In a move to combat the illegal import and use of non-compliant tower cranes across Europe, CECE has collaborated with a number of leading manufacturers to draw up a guide highlighting the most easily identified non-compliant elements of a tower crane’s structure.

CECE says the document is intended to act as an ‘early warning tool’ for crane buyers looking at potentially non-compliant machinery. It provides simplified advice on spotting compliance issues with key crane elements alongside illustrated examples of fully compliant machinery.

According to the guide, the most frequently encountered examples of non-compliance include incorrect markings, instructions and documents; the wrong combination of modular components being used; excessive noise emission levels and a lack of additional safety equipment, warnings and correct labeling.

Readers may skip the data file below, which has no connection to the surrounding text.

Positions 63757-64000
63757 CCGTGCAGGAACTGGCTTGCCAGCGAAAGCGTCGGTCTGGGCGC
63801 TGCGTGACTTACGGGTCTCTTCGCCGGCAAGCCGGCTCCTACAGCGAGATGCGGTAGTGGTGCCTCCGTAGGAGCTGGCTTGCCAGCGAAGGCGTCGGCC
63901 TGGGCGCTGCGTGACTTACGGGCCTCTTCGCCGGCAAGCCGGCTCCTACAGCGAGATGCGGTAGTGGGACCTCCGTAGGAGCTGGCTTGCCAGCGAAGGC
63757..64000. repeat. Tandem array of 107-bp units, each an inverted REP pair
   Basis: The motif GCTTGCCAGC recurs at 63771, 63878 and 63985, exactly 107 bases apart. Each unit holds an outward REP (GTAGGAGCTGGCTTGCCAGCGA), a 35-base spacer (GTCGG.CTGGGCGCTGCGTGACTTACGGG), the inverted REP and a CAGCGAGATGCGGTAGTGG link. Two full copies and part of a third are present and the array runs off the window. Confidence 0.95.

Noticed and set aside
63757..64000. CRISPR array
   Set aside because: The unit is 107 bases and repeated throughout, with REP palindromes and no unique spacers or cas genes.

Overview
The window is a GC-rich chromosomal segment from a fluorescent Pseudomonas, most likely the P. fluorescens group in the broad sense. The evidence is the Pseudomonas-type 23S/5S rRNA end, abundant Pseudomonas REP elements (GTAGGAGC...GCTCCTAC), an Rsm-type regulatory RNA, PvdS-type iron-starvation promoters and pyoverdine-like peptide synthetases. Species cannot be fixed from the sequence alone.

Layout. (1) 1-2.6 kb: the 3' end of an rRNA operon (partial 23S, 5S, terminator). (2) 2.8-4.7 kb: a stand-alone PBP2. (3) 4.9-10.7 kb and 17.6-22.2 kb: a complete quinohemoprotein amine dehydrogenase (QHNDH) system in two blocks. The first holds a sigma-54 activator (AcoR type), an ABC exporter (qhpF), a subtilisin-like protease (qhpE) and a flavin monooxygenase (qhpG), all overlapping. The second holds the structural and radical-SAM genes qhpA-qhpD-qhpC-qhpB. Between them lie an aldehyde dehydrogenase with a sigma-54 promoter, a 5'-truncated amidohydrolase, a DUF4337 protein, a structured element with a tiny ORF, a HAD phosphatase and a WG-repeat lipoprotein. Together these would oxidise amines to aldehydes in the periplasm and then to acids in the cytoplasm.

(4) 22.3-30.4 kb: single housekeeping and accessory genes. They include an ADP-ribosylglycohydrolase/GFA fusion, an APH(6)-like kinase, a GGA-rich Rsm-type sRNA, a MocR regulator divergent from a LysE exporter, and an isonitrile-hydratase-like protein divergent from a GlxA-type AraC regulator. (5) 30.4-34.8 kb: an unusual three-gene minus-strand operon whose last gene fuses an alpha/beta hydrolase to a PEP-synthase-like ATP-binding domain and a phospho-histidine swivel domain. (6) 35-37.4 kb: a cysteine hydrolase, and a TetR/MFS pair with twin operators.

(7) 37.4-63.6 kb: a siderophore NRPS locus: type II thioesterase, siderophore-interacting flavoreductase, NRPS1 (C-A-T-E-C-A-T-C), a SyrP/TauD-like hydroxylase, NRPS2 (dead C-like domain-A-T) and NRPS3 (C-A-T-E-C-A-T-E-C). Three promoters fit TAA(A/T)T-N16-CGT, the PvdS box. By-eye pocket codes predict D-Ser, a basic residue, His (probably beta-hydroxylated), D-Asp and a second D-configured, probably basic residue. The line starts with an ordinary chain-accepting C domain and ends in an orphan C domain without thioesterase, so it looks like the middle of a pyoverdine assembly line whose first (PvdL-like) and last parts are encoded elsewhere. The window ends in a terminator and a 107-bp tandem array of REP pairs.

CECE states: “Construction equipment placed on the EU and EEA market for the first time must comply with the relevant EU legislation – and meet all valid safety and environmental requirements.

“The import of non-compliant construction equipment into the EU, and its sale and use, remains a major problem for the European construction equipment industry. It is a source of unfair competition and compromises bona fide suppliers’ ability to found R&D. This in turn threatens the competitiveness of the European construction equipment industry and the jobs it provides.”

CECE also insists that non-complaint tower cranes are generally more vulnerable to accidents and far less likely to achieve the environmental standards demanded of construction machinery being used in the EU.

The guide can be downloaded at